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SEC Issues Concept Release Addressing Potential Changes to Audit Committee Disclosures

July 10, 2015 download PDF

On July 1, 2015, the Securities and Exchange Commission (the "SEC") issued a concept release seeking public comment regarding potential revisions to audit committee disclosure requirements, with a focus on the audit committee's oversight of auditors.  In the concept release, the SEC notes significant divergence in current audit committee reporting practice, together with investor concerns that current disclosure rules may result in disclosures about the audit committee that are not sufficient to help investors understand and evaluate audit committee performance and the auditor ratification process.  The SEC is seeking comments to determine whether additional audit committee disclosure is warranted.

In the concept release, the SEC has solicited comment on three areas of audit committee disclosure:

  • The audit committee's oversight of the auditor, the audit and the auditor relationship;
  • The audit committee's process for appointing or retaining the auditor; and
  • The audit committee's consideration of the qualifications of the audit firm and members of the engagement team selected by the audit committee.

It is noteworthy that while regulators in other jurisdictions have in recent years focused on the role of audit committees and the relationship between public companies and their auditors (see, for example, the initiatives of the Financial Reporting Council in the United Kingdom), there has not been significant formal regulatory action affecting the role of audit committees in the United States since the promulgation of rules following the adoption of the Sarbanes-Oxley Act in 2002.  In 2014, the SEC staff (see SEC Speaks, February 22, 2014, remarks of Paul Beswick, Chief Accountant, SEC Office of the Chief Accountant) warned registrants that it was expanding its focus on monitoring by audit committee of auditor independence and also in 2014 the SEC settled two enforcement actions against auditors for violations of independence rules.  At the same time, audit committees have been strengthening their oversight, as part of their broader risk oversight activities, of compliance matters, in particular against bribery.  The concept release is the culmination of SEC efforts to re-engage on the subject of audit committee roles.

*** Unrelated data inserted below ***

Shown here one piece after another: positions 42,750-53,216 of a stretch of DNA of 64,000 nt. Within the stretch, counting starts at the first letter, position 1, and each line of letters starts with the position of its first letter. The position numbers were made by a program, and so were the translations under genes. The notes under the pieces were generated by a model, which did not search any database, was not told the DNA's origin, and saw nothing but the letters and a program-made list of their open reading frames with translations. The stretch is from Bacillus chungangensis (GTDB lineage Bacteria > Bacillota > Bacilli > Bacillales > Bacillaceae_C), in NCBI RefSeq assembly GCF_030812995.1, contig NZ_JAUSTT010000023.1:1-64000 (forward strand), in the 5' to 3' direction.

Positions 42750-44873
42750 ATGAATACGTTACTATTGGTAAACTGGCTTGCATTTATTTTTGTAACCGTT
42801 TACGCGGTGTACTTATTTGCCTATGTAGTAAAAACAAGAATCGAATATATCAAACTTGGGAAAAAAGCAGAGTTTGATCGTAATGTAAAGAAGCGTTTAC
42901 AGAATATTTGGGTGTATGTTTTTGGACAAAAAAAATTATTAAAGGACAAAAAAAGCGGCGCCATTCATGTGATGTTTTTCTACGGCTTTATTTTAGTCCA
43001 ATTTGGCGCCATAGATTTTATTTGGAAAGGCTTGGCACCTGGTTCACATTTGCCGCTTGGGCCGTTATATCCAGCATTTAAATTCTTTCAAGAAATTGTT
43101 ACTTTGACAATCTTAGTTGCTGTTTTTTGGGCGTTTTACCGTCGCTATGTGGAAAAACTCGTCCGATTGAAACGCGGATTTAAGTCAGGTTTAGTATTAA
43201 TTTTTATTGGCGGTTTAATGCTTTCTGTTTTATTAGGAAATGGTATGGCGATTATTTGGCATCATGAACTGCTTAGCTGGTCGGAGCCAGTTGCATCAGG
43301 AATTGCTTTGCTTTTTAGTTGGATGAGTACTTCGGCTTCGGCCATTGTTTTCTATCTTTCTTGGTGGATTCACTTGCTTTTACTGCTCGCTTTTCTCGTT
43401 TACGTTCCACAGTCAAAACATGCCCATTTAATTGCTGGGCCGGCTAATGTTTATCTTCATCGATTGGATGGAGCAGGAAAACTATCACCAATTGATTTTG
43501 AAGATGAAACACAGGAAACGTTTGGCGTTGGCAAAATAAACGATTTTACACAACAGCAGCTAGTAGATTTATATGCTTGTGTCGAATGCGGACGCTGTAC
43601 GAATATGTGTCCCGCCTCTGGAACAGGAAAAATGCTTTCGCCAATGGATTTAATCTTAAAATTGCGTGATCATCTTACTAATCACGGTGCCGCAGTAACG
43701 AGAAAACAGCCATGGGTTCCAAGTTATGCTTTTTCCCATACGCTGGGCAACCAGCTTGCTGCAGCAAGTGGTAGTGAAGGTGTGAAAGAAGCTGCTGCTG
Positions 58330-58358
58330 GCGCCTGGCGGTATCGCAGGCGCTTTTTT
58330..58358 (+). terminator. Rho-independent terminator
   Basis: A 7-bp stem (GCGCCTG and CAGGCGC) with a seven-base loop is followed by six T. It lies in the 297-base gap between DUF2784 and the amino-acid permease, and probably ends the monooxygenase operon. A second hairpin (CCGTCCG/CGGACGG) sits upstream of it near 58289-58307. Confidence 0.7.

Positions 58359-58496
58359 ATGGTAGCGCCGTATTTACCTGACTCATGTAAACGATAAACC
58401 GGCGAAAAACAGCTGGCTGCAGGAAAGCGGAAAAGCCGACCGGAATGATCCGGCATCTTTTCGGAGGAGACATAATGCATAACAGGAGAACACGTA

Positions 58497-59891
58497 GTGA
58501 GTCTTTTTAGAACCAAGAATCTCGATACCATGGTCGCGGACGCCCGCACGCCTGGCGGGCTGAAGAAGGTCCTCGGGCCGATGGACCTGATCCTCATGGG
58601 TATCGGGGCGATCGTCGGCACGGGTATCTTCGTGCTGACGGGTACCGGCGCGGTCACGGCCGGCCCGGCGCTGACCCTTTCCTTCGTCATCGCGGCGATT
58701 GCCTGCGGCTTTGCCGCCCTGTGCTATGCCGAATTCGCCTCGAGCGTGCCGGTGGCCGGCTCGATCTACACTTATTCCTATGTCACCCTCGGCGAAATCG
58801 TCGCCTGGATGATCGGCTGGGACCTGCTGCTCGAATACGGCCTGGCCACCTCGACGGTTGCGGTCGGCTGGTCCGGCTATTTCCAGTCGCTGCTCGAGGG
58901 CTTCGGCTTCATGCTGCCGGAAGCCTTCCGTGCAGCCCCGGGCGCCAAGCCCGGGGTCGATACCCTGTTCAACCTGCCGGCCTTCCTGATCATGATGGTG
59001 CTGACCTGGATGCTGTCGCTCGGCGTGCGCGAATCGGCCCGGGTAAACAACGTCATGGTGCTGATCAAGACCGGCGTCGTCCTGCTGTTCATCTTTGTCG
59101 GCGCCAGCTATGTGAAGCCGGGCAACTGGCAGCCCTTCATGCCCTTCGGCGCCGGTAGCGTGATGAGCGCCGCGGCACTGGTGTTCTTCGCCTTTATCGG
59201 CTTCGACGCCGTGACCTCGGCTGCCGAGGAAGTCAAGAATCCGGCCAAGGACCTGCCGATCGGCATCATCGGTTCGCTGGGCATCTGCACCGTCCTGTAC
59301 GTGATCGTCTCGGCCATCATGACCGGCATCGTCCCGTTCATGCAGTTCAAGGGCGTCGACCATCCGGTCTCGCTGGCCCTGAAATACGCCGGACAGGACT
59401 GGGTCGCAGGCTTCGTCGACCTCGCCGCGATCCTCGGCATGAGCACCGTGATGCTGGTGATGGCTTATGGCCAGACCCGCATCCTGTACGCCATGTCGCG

The Audit Committee's Oversight of the Auditor

The concept release requests comments as to whether registrants should disclose additional information regarding actions the audit committee has taken to oversee the auditor and the audit.  Potential additional disclosures include:

  • Details regarding the nature and timing of communications between the audit committee and the auditor, including communications regarding overall audit strategy, timing and significant risks identified;
  • A description of the frequency with which the audit committee met with the auditor;
  • A review and discussion concerning the auditor's internal quality review and most recent PCAOB inspection report; and
  • Whether and how the audit committee assesses, promotes and reinforces the auditor's objectivity and professional skepticism.

The Audit Committee's Process for Appointing or Retaining the Auditor

The concept release further requests comments on whether registrants should disclose additional information regarding the audit committee's process for appointing or retaining the auditor.  Potential additional disclosures include:

  • A discussion of how the audit committee assessed the auditor, including the auditor's independence, objectivity and audit quality, the audit committee's rationale for selecting or retaining the auditor and the audit committee's involvement in evaluating and approving the auditor's compensation;
  • If the audit committee sought requests for proposal for the independent audit, the process the audit committee undertook to seek such proposals and the factors the audit committee considered in selecting the auditor; and
  • The board of directors' policy, if any, for an annual shareholder vote on the selection of the auditor, and the audit committee's considerations of the voting results in its evaluation and selection of the audit firm, including situations where the audit firm fails to achieve majority support.

Qualifications of the Audit Firm and Certain Members of the Engagement Team Selected By the Audit Committee

The concept release also requests comments in respect of whether registrants should disclose information regarding the individuals on the audit engagement or other firms involved in the audit.  Potential additional disclosures include:

  • The name of the engagement partner and other key members of the audit engagement team, together with the length of time each team member served in that role and any relevant experience;
  • The input the audit committee had in the selection of the engagement partner;
  • The number of years the auditor has audited the company; and
  • Information regarding other accounting firms or persons who are not employed by the auditor that performed audit procedures in the audit.

The SEC is also seeking public comment on whether audit committee disclosures should be part of registration statements and prospectuses in registered offerings and the application of audit committee disclosure requirements to smaller reporting companies and emerging growth companies. 

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